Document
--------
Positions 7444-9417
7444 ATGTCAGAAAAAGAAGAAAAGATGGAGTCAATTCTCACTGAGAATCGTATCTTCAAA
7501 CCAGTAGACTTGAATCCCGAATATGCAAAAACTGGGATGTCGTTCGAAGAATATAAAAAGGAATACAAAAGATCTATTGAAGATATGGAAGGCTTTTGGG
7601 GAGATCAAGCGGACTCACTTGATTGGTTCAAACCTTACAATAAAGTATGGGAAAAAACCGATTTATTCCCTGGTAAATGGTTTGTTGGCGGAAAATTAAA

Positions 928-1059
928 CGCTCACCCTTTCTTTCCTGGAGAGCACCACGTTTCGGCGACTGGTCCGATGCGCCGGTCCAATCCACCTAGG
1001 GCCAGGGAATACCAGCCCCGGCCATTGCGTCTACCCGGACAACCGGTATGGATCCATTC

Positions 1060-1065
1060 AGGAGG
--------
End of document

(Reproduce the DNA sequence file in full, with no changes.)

Positions 7444-9417
7444 ATGTCAGAAAAAGAAGAAAAGATGGAGTCAATTCTCACTGAGAATCGTATCTTCAAA
7501 CCAGTAGACTTGAATCCCGAATATGCAAAAACTGGGATGTCGTTCGAAGAATATAAAAAGGAATACAAAAGATCTATTGAAGATATGGAAGGCTTTTGGG
7601 GAGATCAAGCGGACTCACTTGATTGGTTCAAACCTTACAATAAAGTATGGGAAAAAACCGATTTATTCCCTGGTAAATGGTTTGTTGGCGGAAAATTAAA

Positions 928-1059
928 CGCTCACCCTTTCTTTCCTGGAGAGCACCACGTTTCGGCGACTGGTCCGATGCGCCGGTCCAATCCACCTAGG
1001 GCCAGGGAATACCAGCCCCGGCCATTGCGTCTACCCGGACAACCGGTATGGATCCATTC

Positions 1060-1065
1060 AGGAGG